Legal battle ends as gallery accepts injunction instead of scrap over damages 

Visitors to the Tate Modern’s 10th floor viewing gallery will no longer be able to see into the flats opposite after the gallery agreed to a final order disposing of proceedings. 

In February of this year, the Supreme Court found in favour of five residents of RSHP’s Neo Bankside flats, holding that the art museum’s Herzog & de Meuron-designed Blavatnik Building had created “nuisance” by allowing visitors to “snoop” into their luxury apartments. 

View from Tate Modern Switch House into Neo Bankside

View from Tate Modern extension into Neo Bankside

Owners of the flats, which ranged in price from £2m to £19m, complained the open-air platform gave Tate patrons a direct view into their homes, with one resident saying in court that they had counted 84 gallery visitors photographing their flat in the space of just 90 minutes.  

After the Supreme Court’s decision, which overturned a 2019 High Court ruling and a subsequent ruling in the Court of Appeal, proceedings were sent back to the original trial judge in the High Court, Sir Anthony Mann, to determine the appropriate remedy. 

The Tate chose not to argue that the court should award damages instead of an injunction, instead agreeing not to operate the 10th floor of the building in a way that would enable visitors to engage in intrusive viewing or photography of neighbouring flats.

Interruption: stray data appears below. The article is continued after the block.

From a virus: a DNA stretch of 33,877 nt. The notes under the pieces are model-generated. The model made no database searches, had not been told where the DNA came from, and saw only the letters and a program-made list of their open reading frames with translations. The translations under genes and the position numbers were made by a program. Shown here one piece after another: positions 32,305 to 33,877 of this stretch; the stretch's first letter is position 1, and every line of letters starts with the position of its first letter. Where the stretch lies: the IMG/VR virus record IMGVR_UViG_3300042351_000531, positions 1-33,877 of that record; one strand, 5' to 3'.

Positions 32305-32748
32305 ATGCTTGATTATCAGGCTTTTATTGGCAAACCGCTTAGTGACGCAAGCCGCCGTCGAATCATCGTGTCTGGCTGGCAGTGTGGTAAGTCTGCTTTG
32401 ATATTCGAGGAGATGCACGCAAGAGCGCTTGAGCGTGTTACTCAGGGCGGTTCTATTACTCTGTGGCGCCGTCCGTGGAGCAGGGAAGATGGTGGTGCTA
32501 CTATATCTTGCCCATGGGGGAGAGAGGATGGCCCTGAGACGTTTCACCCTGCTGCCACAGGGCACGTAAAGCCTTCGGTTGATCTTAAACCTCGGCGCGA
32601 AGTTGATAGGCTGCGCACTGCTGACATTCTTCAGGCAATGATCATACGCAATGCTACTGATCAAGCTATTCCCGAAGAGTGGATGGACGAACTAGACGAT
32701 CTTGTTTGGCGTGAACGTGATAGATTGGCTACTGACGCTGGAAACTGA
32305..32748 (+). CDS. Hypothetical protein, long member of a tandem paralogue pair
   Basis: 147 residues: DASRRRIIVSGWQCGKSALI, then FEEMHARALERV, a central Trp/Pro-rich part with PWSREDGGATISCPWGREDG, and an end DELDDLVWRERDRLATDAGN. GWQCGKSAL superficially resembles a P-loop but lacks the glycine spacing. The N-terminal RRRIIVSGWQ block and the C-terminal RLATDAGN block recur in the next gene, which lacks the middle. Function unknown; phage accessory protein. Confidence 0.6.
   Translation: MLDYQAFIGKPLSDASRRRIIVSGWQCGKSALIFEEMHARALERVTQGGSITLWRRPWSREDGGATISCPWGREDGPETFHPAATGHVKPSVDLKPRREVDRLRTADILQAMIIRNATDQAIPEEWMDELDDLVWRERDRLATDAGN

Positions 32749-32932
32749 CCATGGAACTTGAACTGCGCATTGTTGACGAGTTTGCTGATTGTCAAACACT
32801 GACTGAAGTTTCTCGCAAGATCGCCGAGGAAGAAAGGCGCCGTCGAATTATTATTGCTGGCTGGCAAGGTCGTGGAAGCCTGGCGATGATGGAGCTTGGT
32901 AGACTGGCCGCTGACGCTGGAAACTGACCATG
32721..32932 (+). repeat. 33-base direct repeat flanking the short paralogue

Currently, the gallery does this by preventing public access to the parts of the viewing gallery nearest the flats of the five residents. 

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Natasha Rees, senior partner of law firm Forsters, which represented the five residents, said: “An award of damages was never our clients’ aim and they are grateful for the Tate’s recent willingness, instead, to agree that the viewing platform will not be operated in a way which causes nuisance.  

“They are pleased that this long-running dispute has been concluded.” 

The Neo Bankside development, which was completed by Carillion in 2012 and shortlisted for the Stirling Prize in 2015, consists of five buildings of six to 24 storeys and includes 217 flats. 

Mace’s extension to the Tate Modern, now known as the Blavatnik building after the Ukrainian billionaire, began in 2004 but did not open to the public until 2016